The brother and sister-in-law of ailing Chinese dissident Liu Xiaobo have been put under close surveillance by Chinese authorities, according to the Hong Kong-based Information Centre for Human Rights and Democracy.

An unnamed family member of Liu told a staff member at the information centre on Sunday evening that Liu Xiaoguang and his wife were under surveillance and unable to tell other family members about Liu’s condition.

liu xiaobo foreign doctors
Liu Xiaobo, his wife Liu Xia, with the presence of Chinese of foreign doctors. Photo: Screenshot.

“We learned that Chin[ese authorities] were still pressuring the family members in Shenyang to release a statement to support the assertion that a transfer to receive treatment abroad was ‘unsafe,’ but the family members did not comply,” the centre said.

The hospital said on Saturday that it is “unsafe” for Liu to be transferred abroad for treatment, but two experts – one from Germany, one from the US – invited by the hospital to assess Liu claimed otherwise.

The staff member wrote on the NGO’s website that they tried to call five of Liu’s family members who were in Shenyang using different phones about 1,200 times starting at 5pm, but only three calls went through, and they were disconnected seconds later.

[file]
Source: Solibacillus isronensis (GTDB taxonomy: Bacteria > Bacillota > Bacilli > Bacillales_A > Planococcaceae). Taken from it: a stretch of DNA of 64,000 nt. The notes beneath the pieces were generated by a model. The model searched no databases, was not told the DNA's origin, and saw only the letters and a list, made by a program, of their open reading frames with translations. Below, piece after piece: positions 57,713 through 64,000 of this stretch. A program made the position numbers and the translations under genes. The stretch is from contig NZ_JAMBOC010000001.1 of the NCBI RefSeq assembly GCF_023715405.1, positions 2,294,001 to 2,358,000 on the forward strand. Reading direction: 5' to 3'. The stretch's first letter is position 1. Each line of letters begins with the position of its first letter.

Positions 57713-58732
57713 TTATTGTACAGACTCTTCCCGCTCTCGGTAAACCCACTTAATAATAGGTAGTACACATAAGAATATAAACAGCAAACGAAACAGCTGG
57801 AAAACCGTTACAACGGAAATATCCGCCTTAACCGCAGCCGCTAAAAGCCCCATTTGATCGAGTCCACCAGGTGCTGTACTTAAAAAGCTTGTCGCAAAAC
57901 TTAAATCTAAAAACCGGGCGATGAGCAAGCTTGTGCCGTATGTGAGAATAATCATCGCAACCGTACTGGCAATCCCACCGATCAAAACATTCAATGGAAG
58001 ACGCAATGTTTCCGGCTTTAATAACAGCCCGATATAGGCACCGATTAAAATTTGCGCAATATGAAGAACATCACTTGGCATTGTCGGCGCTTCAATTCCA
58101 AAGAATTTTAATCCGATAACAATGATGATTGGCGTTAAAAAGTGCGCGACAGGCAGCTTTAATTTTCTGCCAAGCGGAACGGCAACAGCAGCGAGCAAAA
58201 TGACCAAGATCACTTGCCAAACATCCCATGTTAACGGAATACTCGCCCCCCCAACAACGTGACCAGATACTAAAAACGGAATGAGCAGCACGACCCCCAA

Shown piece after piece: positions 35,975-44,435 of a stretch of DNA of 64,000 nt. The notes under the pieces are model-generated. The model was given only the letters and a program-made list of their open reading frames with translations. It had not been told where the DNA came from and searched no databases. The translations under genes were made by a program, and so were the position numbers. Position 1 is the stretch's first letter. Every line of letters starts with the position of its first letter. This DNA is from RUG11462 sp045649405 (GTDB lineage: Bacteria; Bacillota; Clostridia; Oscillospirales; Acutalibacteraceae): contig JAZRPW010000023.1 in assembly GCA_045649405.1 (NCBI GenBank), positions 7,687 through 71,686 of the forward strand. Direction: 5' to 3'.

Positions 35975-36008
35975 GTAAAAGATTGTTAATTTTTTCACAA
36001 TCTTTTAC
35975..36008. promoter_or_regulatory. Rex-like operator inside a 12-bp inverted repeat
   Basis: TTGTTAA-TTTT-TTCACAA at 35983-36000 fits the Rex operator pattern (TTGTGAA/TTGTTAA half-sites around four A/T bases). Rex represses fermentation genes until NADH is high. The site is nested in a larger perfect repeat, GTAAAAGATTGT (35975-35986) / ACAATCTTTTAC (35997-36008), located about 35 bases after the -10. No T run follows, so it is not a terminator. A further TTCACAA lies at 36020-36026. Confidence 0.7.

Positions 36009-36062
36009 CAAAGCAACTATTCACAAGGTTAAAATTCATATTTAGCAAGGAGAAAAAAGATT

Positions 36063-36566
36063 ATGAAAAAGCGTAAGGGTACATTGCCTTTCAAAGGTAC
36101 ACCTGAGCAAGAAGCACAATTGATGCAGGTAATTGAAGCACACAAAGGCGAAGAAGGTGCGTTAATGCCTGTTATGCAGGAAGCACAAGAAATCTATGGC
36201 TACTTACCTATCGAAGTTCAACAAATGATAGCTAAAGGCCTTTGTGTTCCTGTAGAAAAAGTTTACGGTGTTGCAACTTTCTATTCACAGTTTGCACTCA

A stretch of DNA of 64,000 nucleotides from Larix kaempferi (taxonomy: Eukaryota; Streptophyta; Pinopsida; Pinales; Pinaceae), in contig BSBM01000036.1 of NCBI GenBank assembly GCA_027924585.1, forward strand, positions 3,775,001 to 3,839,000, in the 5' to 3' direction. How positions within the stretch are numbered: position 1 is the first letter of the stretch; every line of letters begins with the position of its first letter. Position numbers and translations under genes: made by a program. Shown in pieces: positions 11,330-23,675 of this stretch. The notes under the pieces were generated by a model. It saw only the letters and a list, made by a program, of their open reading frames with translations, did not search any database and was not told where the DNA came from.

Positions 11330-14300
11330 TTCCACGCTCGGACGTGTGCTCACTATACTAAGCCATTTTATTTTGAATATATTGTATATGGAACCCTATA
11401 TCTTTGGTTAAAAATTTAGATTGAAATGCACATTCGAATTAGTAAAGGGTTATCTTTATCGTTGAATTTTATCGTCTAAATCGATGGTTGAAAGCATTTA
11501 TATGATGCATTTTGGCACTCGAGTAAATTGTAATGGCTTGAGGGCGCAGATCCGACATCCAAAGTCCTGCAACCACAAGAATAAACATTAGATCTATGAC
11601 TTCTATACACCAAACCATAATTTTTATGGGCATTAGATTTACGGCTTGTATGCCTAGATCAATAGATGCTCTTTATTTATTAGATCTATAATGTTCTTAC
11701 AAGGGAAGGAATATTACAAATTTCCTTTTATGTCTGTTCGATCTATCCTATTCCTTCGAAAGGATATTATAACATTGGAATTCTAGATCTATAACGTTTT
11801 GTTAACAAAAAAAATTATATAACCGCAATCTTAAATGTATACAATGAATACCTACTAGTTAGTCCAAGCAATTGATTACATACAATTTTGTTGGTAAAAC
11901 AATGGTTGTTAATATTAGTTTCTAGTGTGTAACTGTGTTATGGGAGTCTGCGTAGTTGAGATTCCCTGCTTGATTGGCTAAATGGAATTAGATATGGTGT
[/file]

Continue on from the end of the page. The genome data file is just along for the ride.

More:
The Centre also said that six of Liu Xiaobo’s family members who are present at the hospital are also being prevented from speaking with other family members.

liu xiaobo vigil
Photo: Catherine Lai/HKFP.

It said on Monday noon that calls to the phone of Liu Xiaoguang and his wife were transferred to a recorded message from the Chinese police.

According to the Centre, six other family members wished to visit Liu Xiaobo, but they were not permitted access. Of the six, five are able to reach Shenyang in two hours.

It cited a family member as saying that Liu Xiaobo’s situation was better than Otto Warmbier, the US student who was transferred from North Korea in a coma, and China should be able to transfer Liu out of the country.

catherine lai

Catherine Lai

Catherine is a Canadian journalist and photographer who lived in Beijing for almost two years, working in TV and online media. Aside from Hong Kong and mainland affairs, she is also interested in urban spaces, art and feminism. She holds a BA in Literature and Art History from the University of British Columbia.